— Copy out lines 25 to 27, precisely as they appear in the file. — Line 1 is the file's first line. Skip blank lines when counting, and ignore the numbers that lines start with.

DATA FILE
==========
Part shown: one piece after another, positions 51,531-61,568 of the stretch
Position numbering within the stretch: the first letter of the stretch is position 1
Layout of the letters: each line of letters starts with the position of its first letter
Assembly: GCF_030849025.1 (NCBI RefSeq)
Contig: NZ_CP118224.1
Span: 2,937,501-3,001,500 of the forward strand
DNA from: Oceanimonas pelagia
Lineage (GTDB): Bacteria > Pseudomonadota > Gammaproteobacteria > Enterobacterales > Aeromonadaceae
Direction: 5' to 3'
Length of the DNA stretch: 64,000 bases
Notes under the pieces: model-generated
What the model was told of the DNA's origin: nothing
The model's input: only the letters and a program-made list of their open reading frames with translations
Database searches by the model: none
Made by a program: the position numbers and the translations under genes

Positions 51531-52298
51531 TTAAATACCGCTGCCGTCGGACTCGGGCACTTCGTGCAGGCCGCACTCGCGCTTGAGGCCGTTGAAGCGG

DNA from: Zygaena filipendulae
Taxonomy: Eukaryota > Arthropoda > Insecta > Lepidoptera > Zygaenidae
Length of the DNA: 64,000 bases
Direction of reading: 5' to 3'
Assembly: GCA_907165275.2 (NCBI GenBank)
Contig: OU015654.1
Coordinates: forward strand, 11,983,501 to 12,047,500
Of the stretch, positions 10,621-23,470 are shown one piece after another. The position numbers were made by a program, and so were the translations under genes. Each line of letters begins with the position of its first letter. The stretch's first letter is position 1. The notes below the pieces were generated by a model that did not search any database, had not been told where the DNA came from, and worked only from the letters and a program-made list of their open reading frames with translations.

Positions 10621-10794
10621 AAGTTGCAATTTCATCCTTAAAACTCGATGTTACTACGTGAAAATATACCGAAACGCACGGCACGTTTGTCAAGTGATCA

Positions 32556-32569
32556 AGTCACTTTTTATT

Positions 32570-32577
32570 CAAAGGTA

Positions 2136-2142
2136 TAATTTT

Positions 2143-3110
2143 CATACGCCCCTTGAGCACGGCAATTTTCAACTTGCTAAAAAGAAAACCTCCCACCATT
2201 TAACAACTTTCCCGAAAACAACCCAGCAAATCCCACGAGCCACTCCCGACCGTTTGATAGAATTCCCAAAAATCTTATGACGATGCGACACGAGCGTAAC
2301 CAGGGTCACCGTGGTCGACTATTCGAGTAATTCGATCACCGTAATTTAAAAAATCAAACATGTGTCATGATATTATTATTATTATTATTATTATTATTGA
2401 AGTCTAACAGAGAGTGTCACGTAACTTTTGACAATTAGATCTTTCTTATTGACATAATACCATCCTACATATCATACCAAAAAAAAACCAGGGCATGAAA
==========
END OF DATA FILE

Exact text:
Of the stretch, positions 10,621-23,470 are shown one piece after another. The position numbers were made by a program, and so were the translations under genes. Each line of letters begins with the position of its first letter. The stretch's first letter is position 1. The notes below the pieces were generated by a model that did not search any database, had not been told where the DNA came from, and worked only from the letters and a program-made list of their open reading frames with translations.

Positions 10621-10794
10621 AAGTTGCAATTTCATCCTTAAAACTCGATGTTACTACGTGAAAATATACCGAAACGCACGGCACGTTTGTCAAGTGATCA